Activists, Police, DPS Talk Plans Ahead Of Klan Rally in Dayton's Courthouse Square

May 6, 2019
Originally published on May 7, 2019 12:04 pm

Activists have released details of a plan to counterprotest an Indiana-based Ku Klux Klan group’s rally set for Dayton later this month.

At a forum Thursday at Mt. Enon Missionary Baptist Church, members of the Better Dayton Coalition and the Dayton Police Department urged potential demonstrators to maintain their safety and consider staying home. Dayton Public Schools officials are also asking young people to steer clear of downtown Dayton during the May 25 Honorable Sacred Knights rally.

During the Klan rally, the Better Dayton Coalition plans to gather for a counterprotest across the street on North Main.

Organizers suggest demonstrators wear red as a show of solidarity.

A big police presence is expected, and the coalition’s Yolanda Simpson is urging anyone who participates in counterdemonstrations to avoid violence or other activities that could lead to their arrest.

“Bottom line: is there an assault, is there violence? That's all they [police] care about. Your legal rights, you can talk about after the fact. For that moment, at that second on May 25 from 1 to 3, all they want to do is protect your persons. That's it,” she says. 

Around three dozen people attended the West Dayton forum.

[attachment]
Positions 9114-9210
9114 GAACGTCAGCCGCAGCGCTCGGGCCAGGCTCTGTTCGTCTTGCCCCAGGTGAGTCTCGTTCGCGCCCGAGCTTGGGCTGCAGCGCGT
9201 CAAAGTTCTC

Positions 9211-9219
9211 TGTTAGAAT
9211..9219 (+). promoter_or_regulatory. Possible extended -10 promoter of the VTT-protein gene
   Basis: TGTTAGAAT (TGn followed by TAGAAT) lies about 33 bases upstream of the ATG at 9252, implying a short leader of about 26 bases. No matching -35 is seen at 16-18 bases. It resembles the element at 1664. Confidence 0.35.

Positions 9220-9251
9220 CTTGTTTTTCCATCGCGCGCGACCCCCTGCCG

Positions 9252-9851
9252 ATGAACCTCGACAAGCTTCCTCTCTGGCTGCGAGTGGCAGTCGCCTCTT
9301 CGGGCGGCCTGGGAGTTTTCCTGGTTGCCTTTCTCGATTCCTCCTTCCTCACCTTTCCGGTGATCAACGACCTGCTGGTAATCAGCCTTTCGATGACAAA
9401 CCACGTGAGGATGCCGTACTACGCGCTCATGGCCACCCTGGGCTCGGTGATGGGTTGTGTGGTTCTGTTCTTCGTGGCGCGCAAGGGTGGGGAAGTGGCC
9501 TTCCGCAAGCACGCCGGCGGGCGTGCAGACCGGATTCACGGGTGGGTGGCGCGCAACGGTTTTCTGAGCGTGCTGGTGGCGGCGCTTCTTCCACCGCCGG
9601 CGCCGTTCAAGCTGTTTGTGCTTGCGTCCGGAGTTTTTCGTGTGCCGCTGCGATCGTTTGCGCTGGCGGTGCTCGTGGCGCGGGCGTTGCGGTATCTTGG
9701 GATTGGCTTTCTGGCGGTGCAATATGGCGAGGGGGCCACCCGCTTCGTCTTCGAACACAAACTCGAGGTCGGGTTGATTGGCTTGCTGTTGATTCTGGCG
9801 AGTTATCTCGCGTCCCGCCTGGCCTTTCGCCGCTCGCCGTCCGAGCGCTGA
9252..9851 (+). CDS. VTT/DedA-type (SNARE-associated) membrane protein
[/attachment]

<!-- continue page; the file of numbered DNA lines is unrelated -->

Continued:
Dayton police officers told the crowd they’re coordinating with other Miami Valley law enforcement agencies on security plans.

Officials say they’ve studied the violence during the 2017 “Unite the Right” rally in Charlottesville and say they plan to keep Klan members apart from counterprotesters by fencing off Courthouse Square.

No one would be allowed to enter or exit the perimeter during the rally.

Better Dayton Coalition organizers say anyone who chooses to participate in counterdemonstrations should avoid bringing along elderly loved ones, people with limited mobility or children.

Dayton Public Schools is also discouraging students from attending any protests May 25.

Over the last few weeks, some district schools have offered special high school assemblies, in partnership with the groups Black Lives Matter, and Racial Justice Now, and DPS parent Jo’el Jones.

Superintendent Elizabeth Lolli says they're aimed at educating students about the history of the Klan and peaceful protest in America.

“To try and understand this situation that's occurring in Dayton and why this group is a hate group and why our students should really stay away,” Lolli says.  

As an alternative, she says, the district is advising students to protest using social media instead.

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